• I wonder why some people talk so loudly when on cell phones in public places. Do they not comprehend that the phone and the carrier's system (you know - all those Verizon folks that follow you around) actually carries their voice to the person on the other end? Even if that person is across town or across the country? Or do they think that I, and everybody else in the establishment, needs to be included in the nitty-gritty, sometimes nasty details of their private life or business? I'm guessing these same people attach a privacy notice to their email messages in case the wrong person receives it. That information is private, after all.
  • I wonder why, when I am dieting, that I can eat a short stack of light, fluffy blueberry pancakes with lite syrup, and gain two and a half pounds.
  • I drive by the Williams Seasonings plant (shown above in a company website photo) almost daily. I have long wondered what it might smell like in there.
  • I wonder why people publicly and loudly voice their hope that the Obama administration fails. Are these people so desperate to prove to the world that they alone are Godly and right? Are they willing that additional hundreds of thousands, even millions, of American workers lose their source of income? How many more companies do they wish to see fold? Are they eager for Americans who have saved and invested for years to see their kids' college funds or their retirement security dwindle away? Are they secure enough in their own jobs and resources they need not be concerned for even their own financial future? Americans - be you Red or be you Blue, of any shade or any hue, it is in the best interest of all of us that the current administration succeeds. If it fails, America and the world is in far deeper trouble than it is now. Think it is okay that the world is brought to its economic knees? Think the world will then repent and turn to God? History reminds us that the last time the whole world was brought to its knees by financial woes of that severity, charismatic, strong-armed leaders emerged from the rubble, people with names like Hitler, Mussolini, Stalin, Hirohito, and Mao. That final statement is not opinion, it's history.
  • You know those tunes that pop into your head on occasions, the ones that you can't get off of your mind? I wonder why mine are always dumb little ditties - songs I never did like.
  • I wonder why Charlotte Church is called an opera singer. Has she ever appeared in an opera?
  • I wonder why I spend time writing, editing, and re-writing a blog. Has anybody ever read one?

Self Portrait

Thursday, February 19, 2009

Awareness of Kansas History and In-stateTourism: Personal Observations on the Relationship

I begin in Texas. Yes, that Texas - the big, bawdy, braggadocios former Republica de Tejas. Certainly not my favorite travel destination, but occasional visits to family have allowed me to see some of the sites and sights.

On each visit made to historic and scenic places in Texas, I have observed a phenomenon I have rarely if ever seen in my home state - numerous in-state families on pilgrimages to sites they have learned about in school. Everybody - grandparents, parents, and children alike - seems to know a great deal about Texas history. Casual eavesdropping proves that. I know state history is widely and seriously taught in the schools. Priority-wise, I'm certain it's a notch below football, cheerleading, and marching band, but it rates high nonetheless. Whatever the case, they know about Texas, it's part of the state pride thing they have going.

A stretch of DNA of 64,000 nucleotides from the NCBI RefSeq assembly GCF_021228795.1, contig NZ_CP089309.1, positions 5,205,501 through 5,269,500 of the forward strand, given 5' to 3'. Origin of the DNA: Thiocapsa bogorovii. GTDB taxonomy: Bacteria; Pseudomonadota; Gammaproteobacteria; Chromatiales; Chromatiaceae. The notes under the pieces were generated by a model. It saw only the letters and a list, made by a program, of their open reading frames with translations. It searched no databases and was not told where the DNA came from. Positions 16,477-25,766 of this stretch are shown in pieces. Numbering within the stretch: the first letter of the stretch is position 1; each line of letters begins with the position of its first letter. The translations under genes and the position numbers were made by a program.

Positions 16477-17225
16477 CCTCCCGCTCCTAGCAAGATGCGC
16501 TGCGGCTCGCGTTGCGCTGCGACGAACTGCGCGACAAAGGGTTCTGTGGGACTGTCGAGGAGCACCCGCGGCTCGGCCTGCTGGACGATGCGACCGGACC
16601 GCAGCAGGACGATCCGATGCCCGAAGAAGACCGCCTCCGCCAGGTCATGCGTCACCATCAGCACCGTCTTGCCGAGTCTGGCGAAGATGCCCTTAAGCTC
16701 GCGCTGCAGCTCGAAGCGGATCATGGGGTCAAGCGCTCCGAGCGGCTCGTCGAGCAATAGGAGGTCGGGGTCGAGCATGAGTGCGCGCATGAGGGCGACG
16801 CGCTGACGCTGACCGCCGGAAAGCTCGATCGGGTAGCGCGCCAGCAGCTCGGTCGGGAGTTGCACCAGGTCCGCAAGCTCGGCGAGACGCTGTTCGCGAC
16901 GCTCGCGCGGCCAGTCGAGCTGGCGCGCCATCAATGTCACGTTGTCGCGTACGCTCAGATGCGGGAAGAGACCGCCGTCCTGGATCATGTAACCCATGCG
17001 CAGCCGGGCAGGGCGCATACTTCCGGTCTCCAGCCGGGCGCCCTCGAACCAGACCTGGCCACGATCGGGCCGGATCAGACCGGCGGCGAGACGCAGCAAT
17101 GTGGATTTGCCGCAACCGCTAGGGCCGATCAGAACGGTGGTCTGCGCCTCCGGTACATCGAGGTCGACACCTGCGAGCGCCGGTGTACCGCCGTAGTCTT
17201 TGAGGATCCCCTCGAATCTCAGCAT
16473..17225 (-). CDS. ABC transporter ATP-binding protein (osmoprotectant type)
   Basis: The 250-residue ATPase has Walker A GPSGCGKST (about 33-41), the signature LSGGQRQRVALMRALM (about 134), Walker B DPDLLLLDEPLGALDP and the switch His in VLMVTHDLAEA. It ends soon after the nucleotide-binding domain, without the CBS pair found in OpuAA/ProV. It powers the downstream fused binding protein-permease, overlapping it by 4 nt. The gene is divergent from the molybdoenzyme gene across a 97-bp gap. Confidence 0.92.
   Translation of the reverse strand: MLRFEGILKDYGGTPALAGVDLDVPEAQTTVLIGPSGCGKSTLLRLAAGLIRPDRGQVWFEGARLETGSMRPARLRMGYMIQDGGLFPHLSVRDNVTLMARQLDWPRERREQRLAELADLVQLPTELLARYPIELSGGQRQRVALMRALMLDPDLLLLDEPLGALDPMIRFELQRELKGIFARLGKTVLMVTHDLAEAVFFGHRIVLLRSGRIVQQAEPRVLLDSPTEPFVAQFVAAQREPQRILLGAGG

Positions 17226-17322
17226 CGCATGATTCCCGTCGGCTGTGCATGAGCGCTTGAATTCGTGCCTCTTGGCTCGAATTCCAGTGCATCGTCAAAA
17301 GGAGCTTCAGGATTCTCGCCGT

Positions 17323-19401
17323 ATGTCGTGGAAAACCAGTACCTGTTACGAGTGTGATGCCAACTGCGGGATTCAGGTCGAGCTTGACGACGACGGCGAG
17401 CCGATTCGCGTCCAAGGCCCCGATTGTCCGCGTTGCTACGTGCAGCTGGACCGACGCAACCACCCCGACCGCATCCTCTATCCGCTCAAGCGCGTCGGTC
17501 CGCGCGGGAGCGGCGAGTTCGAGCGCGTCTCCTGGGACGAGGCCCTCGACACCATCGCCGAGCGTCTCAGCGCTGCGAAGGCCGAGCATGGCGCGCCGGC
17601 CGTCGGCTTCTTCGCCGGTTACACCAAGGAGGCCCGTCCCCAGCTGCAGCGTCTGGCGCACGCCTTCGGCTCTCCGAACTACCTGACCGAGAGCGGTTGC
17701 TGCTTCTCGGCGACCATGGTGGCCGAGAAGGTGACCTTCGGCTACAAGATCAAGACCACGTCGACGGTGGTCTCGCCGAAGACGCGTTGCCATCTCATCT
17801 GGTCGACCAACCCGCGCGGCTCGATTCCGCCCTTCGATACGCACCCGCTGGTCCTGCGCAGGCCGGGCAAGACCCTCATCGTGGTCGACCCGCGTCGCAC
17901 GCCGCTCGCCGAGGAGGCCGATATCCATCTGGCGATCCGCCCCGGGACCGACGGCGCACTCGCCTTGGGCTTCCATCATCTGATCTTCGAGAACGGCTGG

Even setting aside the state pride issue, wouldn't it be nice to visit Lecompton or Osawatomie and and be surrounded by parents and children talking about Bleeding Kansas? Or to Council Grove and Fort Larned to learn more about the Santa Fe Trail? How about the Indian museum at Highland or the pueblo ruins at Scott County Lake State Park to observe artifacts left by our earliest settlers? Amelia Earhart's house or Wichita's Aviation Museum to learn more about the state's role in aviation? Getting a glimpse of Black History at Nicodemus or Quindaro? Anybody who has traveled the state extensively or has read much Kansas history knows the list can go on and on. True, none of these places hold quite the glamorous international appeal of the Alamo, with its famous slogan and numerous movies. But beyond that, we certainly don't take a back seat to Texas or any of our surrounding neighbors when it comes to significant historical events and colorful and important citizens.

We just don't know much about these people and places. We are I believe, as a whole, pretty ignorant.

Is there a way to undo this status? Sorry folks, I just don't have many answers to that question. I'm hoping my comments will catch the attention and imagination of those with more creative minds than I. I do know, as a former teacher and a member of a family of educators, that our school systems are absolutely overwhelmed already. Adding to the suffocating demands of our under-financed schools is not going to happen. Although most districts include some KansasEd in their elementary school curriculum, I believe that few teachers have much interest and/or training in the subject so as to create much interest in the subject, and they have many far more pressing objectives - like those required achievement tests.

(Side note - I also have to keep reminding myself there has been an additional half century of US history take place since I was in school, and the teachers then couldn't adequately cover the entire US story.)

I would encourage us to seek creative ways to teach our students and their families about our state, its multi-hued peoples and how we came to be who we are through bloodshed and toil, how Kansans have significantly impacted the country and the world, and to understand with pride our identities as Kansans. Perhaps some education can take place through library programs or summer recreation programs. Those of us who are parents and grandparents that are concerned can do more in our homes. Anybody else have any ideas?

And maybe then, we might just once in awhile see our families enjoying a few days of their spring break in Abilene instead of Orlando or South Padre. I can dream, can't I?

Franklin B. Thompson
Kansas Explorer 3128